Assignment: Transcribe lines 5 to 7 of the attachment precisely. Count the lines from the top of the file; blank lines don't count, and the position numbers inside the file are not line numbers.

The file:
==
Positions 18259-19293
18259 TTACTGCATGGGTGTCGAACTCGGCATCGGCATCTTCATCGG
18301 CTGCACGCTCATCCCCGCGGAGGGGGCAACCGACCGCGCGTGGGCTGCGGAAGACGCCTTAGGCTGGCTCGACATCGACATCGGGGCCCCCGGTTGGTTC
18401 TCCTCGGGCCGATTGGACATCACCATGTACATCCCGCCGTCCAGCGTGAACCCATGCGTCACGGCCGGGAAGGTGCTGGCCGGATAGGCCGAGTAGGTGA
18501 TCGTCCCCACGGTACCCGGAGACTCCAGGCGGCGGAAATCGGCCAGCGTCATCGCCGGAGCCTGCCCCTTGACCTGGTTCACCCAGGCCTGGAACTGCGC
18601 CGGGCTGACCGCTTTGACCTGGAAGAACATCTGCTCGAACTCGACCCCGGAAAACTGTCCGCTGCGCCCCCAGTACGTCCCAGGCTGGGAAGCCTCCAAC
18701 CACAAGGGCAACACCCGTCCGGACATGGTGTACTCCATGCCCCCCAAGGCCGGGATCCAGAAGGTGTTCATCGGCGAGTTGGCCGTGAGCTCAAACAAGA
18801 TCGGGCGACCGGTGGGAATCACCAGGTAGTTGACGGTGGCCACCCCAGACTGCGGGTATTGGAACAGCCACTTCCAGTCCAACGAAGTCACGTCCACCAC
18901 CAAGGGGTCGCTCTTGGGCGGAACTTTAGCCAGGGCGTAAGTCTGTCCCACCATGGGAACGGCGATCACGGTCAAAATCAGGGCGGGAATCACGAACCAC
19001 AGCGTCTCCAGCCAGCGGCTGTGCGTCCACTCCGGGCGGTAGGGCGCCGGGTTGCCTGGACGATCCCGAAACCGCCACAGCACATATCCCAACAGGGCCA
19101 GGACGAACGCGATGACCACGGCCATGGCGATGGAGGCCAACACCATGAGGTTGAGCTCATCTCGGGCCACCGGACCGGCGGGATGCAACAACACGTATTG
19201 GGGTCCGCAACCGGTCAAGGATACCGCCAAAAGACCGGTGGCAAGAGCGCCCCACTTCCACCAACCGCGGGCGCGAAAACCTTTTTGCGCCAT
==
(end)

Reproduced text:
18501 TCGTCCCCACGGTACCCGGAGACTCCAGGCGGCGGAAATCGGCCAGCGTCATCGCCGGAGCCTGCCCCTTGACCTGGTTCACCCAGGCCTGGAACTGCGC
18601 CGGGCTGACCGCTTTGACCTGGAAGAACATCTGCTCGAACTCGACCCCGGAAAACTGTCCGCTGCGCCCCCAGTACGTCCCAGGCTGGGAAGCCTCCAAC
18701 CACAAGGGCAACACCCGTCCGGACATGGTGTACTCCATGCCCCCCAAGGCCGGGATCCAGAAGGTGTTCATCGGCGAGTTGGCCGTGAGCTCAAACAAGA